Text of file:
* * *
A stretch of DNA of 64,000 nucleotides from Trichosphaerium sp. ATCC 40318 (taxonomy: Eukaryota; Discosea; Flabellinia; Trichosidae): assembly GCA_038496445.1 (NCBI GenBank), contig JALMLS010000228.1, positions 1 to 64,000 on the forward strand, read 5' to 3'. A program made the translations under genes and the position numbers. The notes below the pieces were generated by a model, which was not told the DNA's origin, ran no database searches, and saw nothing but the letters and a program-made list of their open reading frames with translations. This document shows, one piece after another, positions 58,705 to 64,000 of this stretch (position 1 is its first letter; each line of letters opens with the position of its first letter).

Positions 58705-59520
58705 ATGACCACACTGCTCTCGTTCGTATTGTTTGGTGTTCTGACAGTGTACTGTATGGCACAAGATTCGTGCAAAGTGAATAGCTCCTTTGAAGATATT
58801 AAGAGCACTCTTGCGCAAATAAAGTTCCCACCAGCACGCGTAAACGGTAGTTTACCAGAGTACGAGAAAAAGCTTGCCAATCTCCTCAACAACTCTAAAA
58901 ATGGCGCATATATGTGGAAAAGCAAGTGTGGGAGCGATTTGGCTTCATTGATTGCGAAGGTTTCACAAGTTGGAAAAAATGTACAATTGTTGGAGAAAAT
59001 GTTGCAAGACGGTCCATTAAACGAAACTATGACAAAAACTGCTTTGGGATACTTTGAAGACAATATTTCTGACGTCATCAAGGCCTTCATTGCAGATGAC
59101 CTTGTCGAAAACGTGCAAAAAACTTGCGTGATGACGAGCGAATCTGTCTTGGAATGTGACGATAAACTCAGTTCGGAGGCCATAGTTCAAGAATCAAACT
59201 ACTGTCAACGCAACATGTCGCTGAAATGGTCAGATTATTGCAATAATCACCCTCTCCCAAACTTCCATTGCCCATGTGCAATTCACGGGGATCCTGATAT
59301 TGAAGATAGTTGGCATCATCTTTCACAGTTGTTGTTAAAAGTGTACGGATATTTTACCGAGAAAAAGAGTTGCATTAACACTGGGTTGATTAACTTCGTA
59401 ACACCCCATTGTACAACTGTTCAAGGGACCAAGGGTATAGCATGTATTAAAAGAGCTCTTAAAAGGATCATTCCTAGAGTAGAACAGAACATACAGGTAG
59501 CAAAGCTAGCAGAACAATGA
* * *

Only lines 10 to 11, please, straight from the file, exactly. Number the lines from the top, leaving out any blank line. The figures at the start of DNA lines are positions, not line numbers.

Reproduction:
59401 ACACCCCATTGTACAACTGTTCAAGGGACCAAGGGTATAGCATGTATTAAAAGAGCTCTTAAAAGGATCATTCCTAGAGTAGAACAGAACATACAGGTAG
59501 CAAAGCTAGCAGAACAATGA